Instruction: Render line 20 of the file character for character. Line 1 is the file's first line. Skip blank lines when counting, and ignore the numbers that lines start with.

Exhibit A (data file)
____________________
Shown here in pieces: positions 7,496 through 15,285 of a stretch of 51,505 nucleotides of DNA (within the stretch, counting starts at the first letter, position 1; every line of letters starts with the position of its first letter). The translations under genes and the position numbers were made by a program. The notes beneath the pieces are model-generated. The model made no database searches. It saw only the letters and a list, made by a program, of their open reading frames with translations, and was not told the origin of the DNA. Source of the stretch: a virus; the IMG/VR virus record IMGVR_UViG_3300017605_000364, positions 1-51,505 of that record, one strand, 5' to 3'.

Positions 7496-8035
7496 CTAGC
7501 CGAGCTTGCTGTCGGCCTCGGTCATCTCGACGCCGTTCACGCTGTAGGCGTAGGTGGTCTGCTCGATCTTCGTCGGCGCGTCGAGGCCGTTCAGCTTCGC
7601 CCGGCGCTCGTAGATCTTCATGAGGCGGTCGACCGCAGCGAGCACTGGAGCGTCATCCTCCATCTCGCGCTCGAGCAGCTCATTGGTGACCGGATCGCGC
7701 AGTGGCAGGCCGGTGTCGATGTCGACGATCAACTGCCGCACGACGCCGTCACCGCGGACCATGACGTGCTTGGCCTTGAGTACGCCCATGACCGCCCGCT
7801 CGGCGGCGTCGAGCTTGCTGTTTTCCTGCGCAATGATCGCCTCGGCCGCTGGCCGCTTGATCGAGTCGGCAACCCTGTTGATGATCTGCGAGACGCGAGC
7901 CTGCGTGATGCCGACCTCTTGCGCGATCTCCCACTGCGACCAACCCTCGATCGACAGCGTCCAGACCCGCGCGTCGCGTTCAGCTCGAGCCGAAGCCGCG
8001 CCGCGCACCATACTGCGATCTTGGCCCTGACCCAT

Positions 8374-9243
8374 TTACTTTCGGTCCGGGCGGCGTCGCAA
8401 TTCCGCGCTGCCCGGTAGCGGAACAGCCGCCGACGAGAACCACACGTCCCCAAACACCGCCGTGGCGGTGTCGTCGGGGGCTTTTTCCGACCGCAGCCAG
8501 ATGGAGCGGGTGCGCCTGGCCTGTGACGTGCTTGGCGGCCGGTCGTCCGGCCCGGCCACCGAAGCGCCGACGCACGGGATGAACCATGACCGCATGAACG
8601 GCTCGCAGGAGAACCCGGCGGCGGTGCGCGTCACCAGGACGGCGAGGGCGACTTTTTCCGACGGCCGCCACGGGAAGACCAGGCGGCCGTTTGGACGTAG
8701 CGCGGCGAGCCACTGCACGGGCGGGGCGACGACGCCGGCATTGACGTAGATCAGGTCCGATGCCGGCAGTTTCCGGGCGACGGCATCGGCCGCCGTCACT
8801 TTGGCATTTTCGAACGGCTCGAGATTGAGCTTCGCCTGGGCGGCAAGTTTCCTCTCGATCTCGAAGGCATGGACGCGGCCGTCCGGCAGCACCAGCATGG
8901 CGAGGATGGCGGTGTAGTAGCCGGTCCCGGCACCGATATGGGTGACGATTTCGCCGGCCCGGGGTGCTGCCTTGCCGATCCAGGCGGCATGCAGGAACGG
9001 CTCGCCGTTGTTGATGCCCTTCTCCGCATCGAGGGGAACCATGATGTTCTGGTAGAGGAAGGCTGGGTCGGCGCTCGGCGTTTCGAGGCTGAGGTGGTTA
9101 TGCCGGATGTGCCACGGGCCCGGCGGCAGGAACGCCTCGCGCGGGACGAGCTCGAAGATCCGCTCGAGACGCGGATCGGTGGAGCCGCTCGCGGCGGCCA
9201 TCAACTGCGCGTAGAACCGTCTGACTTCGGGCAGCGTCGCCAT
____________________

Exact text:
9201 TCAACTGCGCGTAGAACCGTCTGACTTCGGGCAGCGTCGCCAT